Now up north with just a fridge, and a smaller one at that, it’s a challenge.
Anyone who knows me well, knows that I love a bargain. It probably all began when as a kid, I was first introduced to Chicago’s old Maxwell Street market by my dad. He used to shop there for work clothes, especially the necessities like socks and underwear for which you could strike a great bargain if you wanted to buy, say, a dozen pair.
In fact, if the truth be known, in my early years as a journalist, when I assembled my wardrobe of business suits and sport coats, most of it was purchased on Maxwell Street. Unfortunately, I’ve seen some old family photo albums that indicate that my taste in these garments was nowhere near as strong as my drive for a good price. Fortunately, my taste in clothes did improve along the way, in large measure thanks to Gayle.
Maxwell Street, for those not acquainted with Chicago history, was an area of two to three blocks, plus some cross streets near Halsted and Roosevelt. If you’ve seen The Blues Brothers movie, perhaps you’ll recall a great musical number staged at Aretha Franklin’s basement diner on Maxwell Street.
Anyway, Maxwell Street was where you could buy anything from a great Polish sausage sandwich to car parts, usually at great discounts because of the low overhead of the stores or stalls. Plus, I’ve been told that some of the merchandise sold there was, how shall I say, “warm.”
Maxwell Street was crowded, grimy, and certainly the first place anyone ever opened an overcoat to me to reveal on each side a lining of “quality” wristwatches. And though some stores had merchandise with prices marked, those prices were where the bargaining began between shopper and storekeeper. If you didn’t like to bargain for a purchase, Maxwell Street wasn’t for you.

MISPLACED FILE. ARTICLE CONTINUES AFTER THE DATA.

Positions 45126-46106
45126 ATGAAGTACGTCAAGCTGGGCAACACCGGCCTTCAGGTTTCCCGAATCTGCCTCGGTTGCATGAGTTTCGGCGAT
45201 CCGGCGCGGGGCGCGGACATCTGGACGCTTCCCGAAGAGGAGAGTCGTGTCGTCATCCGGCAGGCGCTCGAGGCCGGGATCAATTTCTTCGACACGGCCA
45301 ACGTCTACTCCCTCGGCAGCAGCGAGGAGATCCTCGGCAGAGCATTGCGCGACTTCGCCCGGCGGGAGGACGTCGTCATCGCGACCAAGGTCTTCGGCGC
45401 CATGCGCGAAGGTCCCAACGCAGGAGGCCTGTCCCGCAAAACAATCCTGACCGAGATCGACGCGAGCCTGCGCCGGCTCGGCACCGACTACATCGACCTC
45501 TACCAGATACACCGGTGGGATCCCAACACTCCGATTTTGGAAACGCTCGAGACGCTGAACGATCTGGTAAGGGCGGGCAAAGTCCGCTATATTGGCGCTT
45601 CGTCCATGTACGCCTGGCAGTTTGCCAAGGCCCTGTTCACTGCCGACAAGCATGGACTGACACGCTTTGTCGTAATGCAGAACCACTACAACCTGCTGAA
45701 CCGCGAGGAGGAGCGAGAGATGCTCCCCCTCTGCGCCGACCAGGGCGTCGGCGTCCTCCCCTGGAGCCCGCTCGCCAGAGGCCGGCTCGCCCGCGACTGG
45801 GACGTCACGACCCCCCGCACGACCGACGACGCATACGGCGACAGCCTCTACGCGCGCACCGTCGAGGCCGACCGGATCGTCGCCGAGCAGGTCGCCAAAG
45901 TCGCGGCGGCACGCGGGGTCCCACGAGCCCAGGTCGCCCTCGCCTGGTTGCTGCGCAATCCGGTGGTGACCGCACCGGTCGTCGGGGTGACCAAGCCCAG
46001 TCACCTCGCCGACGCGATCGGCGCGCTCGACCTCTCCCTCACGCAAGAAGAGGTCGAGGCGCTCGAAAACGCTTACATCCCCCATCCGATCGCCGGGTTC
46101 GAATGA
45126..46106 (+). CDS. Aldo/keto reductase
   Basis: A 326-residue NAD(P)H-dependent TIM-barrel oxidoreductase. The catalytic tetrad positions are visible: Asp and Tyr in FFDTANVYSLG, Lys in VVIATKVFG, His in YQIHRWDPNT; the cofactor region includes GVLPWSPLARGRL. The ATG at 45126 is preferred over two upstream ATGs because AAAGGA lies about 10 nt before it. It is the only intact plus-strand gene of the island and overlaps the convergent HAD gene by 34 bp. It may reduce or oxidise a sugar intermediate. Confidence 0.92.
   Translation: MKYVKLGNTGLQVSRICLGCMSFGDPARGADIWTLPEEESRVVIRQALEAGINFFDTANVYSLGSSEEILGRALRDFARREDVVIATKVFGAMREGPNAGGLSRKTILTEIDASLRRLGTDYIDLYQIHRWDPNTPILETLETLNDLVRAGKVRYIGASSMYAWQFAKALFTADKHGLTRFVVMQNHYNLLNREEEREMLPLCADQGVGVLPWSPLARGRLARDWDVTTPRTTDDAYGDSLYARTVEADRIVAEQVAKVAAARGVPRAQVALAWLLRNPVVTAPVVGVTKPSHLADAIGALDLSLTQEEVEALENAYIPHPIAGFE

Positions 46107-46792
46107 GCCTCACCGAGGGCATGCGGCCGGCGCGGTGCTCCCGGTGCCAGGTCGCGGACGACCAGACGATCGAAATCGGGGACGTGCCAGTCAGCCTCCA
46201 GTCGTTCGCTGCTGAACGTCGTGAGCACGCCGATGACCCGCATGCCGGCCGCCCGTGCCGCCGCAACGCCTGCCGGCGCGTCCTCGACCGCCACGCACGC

One of the first lessons I learned from my dad is that if you could put together a combination of purchases, your bargaining power improved markedly. That’s why I’ve been so comfortable with club stores: The more you buy, the better the unit price, albeit without the bargaining.
And as our Special Report indicates this month (p. 64), this volume purchasing was the premise behind the club stores when they first burst upon the scene a couple of decades ago. It remains the premise for the most part, but now both the stores and their shoppers have become far more sophisticated and demanding.
My guess is that all of these changes are the result of more detailed information. Both the consumers and the stores now have access to far more data about prices and features than ever before. In the past, a store would take a good, solid name brand in virtually any type of large package it could provide, often an existing package, for example, that it sold to foodservice or wholesale accounts.
However, I believe sales at these stores are growing far faster on the consumer side rather than from small business. If so, club store products are much more likely to be used in the home, garage, or home office, rather than being used commercially.
In the Special Report, Dennis Woodall of International Paper has some excellent advice about improving graphics on shipping containers. Graphics weren’t important to sales on Maxwell Street years ago, nor were they much of a factor in the early club stores. But today the shopping climate is different.
To Woodall’s suggestions, I’d add that convenience features in a large primary package are also becoming vital to the successful marketer at club stores. For example, Tyson Foods learned that when a consumer buys three pounds of frozen chicken parts, the shopper would prefer that the pack has a reclosure feature. Convenience packaging is king in all the traditional retail outlets, and the same is true in the ever more consumer-oriented club stores.
See an archive of Arnie Orloski's Pipeline columns at www.packworld.com/pipeline. Arnie can be reached at firstname.lastname@example.org